Jonathan R. Strosberg, MD
In the phase III NETTER-1 trial reported in The New England Journal of Medicine, Jonathan R. Strosberg, MD, of the Moffitt Cancer Center in Tampa, Florida, and colleagues found that the addition of the targeted radiotherapeutic agent lutetium-177 (177Lu)-Dotatate to the long-acting repeatable (LAR) formulation of octreotide (Sandostatin LAR) significantly improved progression-free survival vs high-dose octreotide in patients with advanced progressive somatostatin receptor–positive midgut neuroendocrine tumors.1
In this open-label trial, 229 patients with well-differentiated, metastatic disease from 41 sites (27 in Europe, 14 in the United States) in 8 countries were randomized between September 2012 and January 2016 to receive a total of 4 intravenous (IV) infusions of 177Lu-Dotatate (n = 116) given at 7.4 GBq every 8 weeks plus best supportive care including octreotide LAR given intramuscularly (IM) at 30 mg (n = 116) or octreotide LAR alone given IM at 60 mg every 4 weeks (n = 113 patients, control group). In the 177Lu-Dotatate group, octreotide was given 24 hours after 177Lu-Dotatate infusion and monthly after completion of the 4 infusions.
Patients had to exhibit disease progression on computed tomography or magnetic resonance imaging over the course of ≤ 3 years during treatment with octreotide LAR (20 to 30 mg every 3 to 4 weeks for at least 12 weeks before randomization). Randomization was stratified by highest tumor uptake score on somatostatin receptor scintigraphy (grade 2, 3, or 4 on the Krenning scale) and by the duration over which patients had received a constant dose of octreotide (≤ 6 months or > 6 months).
The primary endpoint was progression-free survival among all randomized patients. Analysis was planned after occurrence of at least 74 progression events. A total of 221 patients (111 in the 177Lu-Dotatate group, 110 in the control group) received ≥ 1 dose of study treatment and constituted the safety population.
In the 177Lu-Dotatate and control groups, 54% and 47% of patients were male, mean age was 63 and 64 years, median time since diagnosis was 3.8 and 4.8 years, primary tumor site was the ileum in 74% and 73%, the most common sites of metastasis were the liver (84% and 83%) and lymph nodes (66% and 58%), and 61% and 59% had grade 4 somatostatin receptor scintigraphy.
Improved Progression-Free Survival
At the data-cutoff date for the primary analysis (23 events in the 177Lu-Dotatate group, 68 in the control group), the estimated rate of progression-free survival at 20 months was 65.2% (95% confidence interval [CI] = 50.0%–76.8%) in the 177Lu-Dotatate group vs 10.8% (95% CI = 3.5%–23.0%) in the control group. Median progression-free survival was not reached in the 177Lu-Dotatate group vs 8.4 months (95% CI = 5.8–9.1 months) in the control group (hazard ratio [HR] = 0.21, P < .001).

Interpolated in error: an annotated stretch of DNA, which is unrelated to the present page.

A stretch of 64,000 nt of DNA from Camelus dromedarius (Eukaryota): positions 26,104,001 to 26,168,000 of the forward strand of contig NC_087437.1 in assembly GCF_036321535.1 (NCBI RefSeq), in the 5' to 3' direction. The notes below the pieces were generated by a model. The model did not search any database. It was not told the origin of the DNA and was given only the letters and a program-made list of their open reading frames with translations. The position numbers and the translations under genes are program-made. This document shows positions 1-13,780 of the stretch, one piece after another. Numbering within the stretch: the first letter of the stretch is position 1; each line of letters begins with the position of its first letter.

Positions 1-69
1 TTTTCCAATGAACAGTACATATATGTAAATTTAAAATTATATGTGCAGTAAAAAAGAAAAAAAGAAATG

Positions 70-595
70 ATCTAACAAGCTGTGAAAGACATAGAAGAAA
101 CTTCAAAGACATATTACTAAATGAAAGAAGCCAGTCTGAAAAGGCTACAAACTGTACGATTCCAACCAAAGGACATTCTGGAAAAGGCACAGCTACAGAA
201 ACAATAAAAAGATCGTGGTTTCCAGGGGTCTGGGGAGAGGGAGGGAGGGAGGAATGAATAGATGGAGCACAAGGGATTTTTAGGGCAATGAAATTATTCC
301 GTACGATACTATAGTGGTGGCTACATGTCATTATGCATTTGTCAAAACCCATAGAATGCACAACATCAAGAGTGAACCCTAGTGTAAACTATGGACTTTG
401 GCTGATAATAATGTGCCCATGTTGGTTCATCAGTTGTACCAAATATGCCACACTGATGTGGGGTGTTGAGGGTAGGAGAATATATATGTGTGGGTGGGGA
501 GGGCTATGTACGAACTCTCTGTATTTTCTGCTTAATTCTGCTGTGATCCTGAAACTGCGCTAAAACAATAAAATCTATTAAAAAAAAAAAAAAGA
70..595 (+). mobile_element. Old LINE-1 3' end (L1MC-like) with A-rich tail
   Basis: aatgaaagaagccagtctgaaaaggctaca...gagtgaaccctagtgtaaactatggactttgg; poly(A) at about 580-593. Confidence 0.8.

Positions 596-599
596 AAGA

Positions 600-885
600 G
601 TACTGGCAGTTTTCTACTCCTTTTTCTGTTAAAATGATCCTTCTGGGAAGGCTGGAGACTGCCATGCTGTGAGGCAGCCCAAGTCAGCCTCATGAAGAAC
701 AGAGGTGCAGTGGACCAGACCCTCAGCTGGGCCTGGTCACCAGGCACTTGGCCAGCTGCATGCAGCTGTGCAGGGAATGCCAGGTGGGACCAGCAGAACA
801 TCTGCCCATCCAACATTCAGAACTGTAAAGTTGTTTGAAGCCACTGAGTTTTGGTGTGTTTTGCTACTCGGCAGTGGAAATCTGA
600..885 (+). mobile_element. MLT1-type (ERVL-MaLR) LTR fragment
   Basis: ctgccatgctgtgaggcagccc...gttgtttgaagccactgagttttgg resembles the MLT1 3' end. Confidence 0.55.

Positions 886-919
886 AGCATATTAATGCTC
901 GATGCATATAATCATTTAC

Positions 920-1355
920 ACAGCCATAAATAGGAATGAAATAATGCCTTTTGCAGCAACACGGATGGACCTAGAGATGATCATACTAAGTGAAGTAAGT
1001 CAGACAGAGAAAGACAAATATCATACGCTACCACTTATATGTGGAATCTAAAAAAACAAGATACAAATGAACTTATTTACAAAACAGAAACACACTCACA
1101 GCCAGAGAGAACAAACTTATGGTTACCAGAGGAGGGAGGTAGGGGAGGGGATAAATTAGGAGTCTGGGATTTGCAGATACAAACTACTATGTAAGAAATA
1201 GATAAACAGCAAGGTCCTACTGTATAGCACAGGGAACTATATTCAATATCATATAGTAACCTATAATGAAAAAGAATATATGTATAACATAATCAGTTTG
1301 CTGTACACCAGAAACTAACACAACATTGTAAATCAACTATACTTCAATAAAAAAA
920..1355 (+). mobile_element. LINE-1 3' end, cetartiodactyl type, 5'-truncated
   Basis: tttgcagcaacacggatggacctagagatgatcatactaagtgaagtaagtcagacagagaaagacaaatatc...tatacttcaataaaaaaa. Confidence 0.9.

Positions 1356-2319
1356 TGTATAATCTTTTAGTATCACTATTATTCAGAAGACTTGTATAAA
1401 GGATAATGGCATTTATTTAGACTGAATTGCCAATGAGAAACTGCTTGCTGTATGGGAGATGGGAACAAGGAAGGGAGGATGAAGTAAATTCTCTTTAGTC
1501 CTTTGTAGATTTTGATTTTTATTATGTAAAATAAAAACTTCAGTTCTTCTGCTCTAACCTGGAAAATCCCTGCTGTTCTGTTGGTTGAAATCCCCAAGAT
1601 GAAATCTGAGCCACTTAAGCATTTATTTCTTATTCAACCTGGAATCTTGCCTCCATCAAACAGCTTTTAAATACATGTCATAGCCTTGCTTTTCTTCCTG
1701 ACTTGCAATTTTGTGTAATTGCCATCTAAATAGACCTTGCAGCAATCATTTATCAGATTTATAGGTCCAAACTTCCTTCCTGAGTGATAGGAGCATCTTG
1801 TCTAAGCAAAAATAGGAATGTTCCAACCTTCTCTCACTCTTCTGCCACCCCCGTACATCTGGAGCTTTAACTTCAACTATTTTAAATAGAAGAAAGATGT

The progression-free survival benefit of 177Lu-Dotatate was consistent across all subgroups examined, including among patients with extrahepatic metastases (HR = 0.20, 95% CI = 0.12–0.35) and those without extrahepatic metastases (HR = 0.15, 95% CI = 0.04–0.50), male (HR = 0.24, 95% CI = 0.12–0.45) and female patients (HR = 0.17, 95 % CI = 0.08–0.35), age > 65 years (HR = 0.24, 95% CI = 0.12–0.48) and ≤ 65 years (HR = 0.20, 95% CI = 0.10–0.38), somatostatin receptor expression of grade < 4 (HR = 0.23, 95% CI = 0.12–0.41) and grade 4 (HR = 0.18, 95% CI = 0.08–0.39), and European Neuroendocrine Tumor Society grade 2 (HR = 0.15, 95% CI = 0.07–0.34) and grade 1 tumors (HR = 0.24, 95% CI = 0.13–0.44).
Among 201 patients evaluable for tumor response, response was observed in 18% of the 177Lu-Dotatate group vs 3% of the control group (P < .001). In a preplanned interim analysis of overall survival, there were 14 deaths in the 177Lu-Dotatate group and 26 deaths in the control group (HR = 0.40, P = .004).
The most common adverse events of any grade in the 177Lu-Dotatate group were nausea (59% vs 12% in the control group), vomiting (47% vs 10%), fatigue/asthenia (40% vs 25%), diarrhea (29% vs 19%), and musculoskeletal pain (29% vs 20%). Most cases of nausea and vomiting in the 177Lu-Dotatate group were attributed to amino acid infusions given concurrently with drug infusion.
Grade 3 or 4 adverse events occurred in 41% vs 33%; the most common in the 177Lu-Dotatate group were lymphopenia (9% vs 0%), vomiting (7% vs 1%), and nausea (4% vs 2%). Grade 3 or 4 neutropenia and thrombocytopenia occurred in 1% and 2% of the 177Lu-Dotatate group vs 0% of the control group.
Adverse events led to discontinuation of treatment in 6% vs 9% of patients. One patient in the 177Lu-Dotatate group had histologic changes consistent with myelodysplastic syndrome that were considered possibly related to study treatment. No cases of renal toxicity were observed in patients receiving 177Lu-Dotatate.
The investigators concluded: “Treatment with 177Lu-Dotatate resulted in markedly longer progression-free survival and a significantly higher response rate than high-dose octreotide LAR among patients with advanced midgut neuroendocrine tumors. Preliminary evidence of an overall survival benefit was seen in an interim analysis; confirmation will be required in the planned final analysis. Clinically significant myelosuppression occurred in less than 10% of patients in the 177Lu-Dotatate group.” ■
Disclosure: The study was funded by Advanced Accelerator Applications. For full disclosures of the study authors, visit www.nejm.org.
Allan V. Espinosa, MD
Manisha H. Shah, MD
This issue of The ASCO Post discusses a recent trial reported by Strosberg et al in The New England Journal of Medicine that is the first phase III randomized international multicenter clinical trial evaluating lutetium-177...!-->!-->!-->!-->